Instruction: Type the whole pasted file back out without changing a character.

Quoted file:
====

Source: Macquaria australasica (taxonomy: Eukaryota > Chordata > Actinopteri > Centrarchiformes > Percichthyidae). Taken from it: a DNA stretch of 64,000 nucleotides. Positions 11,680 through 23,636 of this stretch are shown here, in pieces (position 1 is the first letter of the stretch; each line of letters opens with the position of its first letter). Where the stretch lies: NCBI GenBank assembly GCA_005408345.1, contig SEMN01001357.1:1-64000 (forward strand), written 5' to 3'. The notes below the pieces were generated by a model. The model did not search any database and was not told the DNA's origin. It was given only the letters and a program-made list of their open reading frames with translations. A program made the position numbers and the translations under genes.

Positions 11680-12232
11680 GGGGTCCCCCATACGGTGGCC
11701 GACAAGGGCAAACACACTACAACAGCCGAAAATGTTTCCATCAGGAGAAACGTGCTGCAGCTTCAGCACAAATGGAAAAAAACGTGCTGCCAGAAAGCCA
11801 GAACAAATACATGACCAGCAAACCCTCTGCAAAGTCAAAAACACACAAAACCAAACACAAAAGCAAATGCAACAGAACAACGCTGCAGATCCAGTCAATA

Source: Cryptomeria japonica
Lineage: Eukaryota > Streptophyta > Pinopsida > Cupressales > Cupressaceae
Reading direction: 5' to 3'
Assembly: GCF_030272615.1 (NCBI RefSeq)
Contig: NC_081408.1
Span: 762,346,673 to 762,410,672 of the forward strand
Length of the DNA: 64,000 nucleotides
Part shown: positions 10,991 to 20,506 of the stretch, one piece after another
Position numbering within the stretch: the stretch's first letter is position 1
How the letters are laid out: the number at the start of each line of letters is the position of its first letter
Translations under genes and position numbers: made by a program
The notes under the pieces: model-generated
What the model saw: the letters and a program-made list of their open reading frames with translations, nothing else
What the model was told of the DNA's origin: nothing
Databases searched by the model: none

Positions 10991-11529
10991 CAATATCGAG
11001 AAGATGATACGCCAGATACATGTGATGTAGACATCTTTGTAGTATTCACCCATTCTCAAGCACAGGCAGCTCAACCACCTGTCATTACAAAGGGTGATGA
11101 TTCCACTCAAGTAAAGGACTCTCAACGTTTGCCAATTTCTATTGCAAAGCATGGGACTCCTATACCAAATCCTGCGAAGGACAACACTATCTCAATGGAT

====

Source: Macquaria australasica (taxonomy: Eukaryota > Chordata > Actinopteri > Centrarchiformes > Percichthyidae). Taken from it: a DNA stretch of 64,000 nucleotides. Positions 11,680 through 23,636 of this stretch are shown here, in pieces (position 1 is the first letter of the stretch; each line of letters opens with the position of its first letter). Where the stretch lies: NCBI GenBank assembly GCA_005408345.1, contig SEMN01001357.1:1-64000 (forward strand), written 5' to 3'. The notes below the pieces were generated by a model. The model did not search any database and was not told the DNA's origin. It was given only the letters and a program-made list of their open reading frames with translations. A program made the position numbers and the translations under genes.

Positions 11680-12232
11680 GGGGTCCCCCATACGGTGGCC
11701 GACAAGGGCAAACACACTACAACAGCCGAAAATGTTTCCATCAGGAGAAACGTGCTGCAGCTTCAGCACAAATGGAAAAAAACGTGCTGCCAGAAAGCCA
11801 GAACAAATACATGACCAGCAAACCCTCTGCAAAGTCAAAAACACACAAAACCAAACACAAAAGCAAATGCAACAGAACAACGCTGCAGATCCAGTCAATA

Source: Cryptomeria japonica
Lineage: Eukaryota > Streptophyta > Pinopsida > Cupressales > Cupressaceae
Reading direction: 5' to 3'
Assembly: GCF_030272615.1 (NCBI RefSeq)
Contig: NC_081408.1
Span: 762,346,673 to 762,410,672 of the forward strand
Length of the DNA: 64,000 nucleotides
Part shown: positions 10,991 to 20,506 of the stretch, one piece after another
Position numbering within the stretch: the stretch's first letter is position 1
How the letters are laid out: the number at the start of each line of letters is the position of its first letter
Translations under genes and position numbers: made by a program
The notes under the pieces: model-generated
What the model saw: the letters and a program-made list of their open reading frames with translations, nothing else
What the model was told of the DNA's origin: nothing
Databases searched by the model: none

Positions 10991-11529
10991 CAATATCGAG
11001 AAGATGATACGCCAGATACATGTGATGTAGACATCTTTGTAGTATTCACCCATTCTCAAGCACAGGCAGCTCAACCACCTGTCATTACAAAGGGTGATGA
11101 TTCCACTCAAGTAAAGGACTCTCAACGTTTGCCAATTTCTATTGCAAAGCATGGGACTCCTATACCAAATCCTGCGAAGGACAACACTATCTCAATGGAT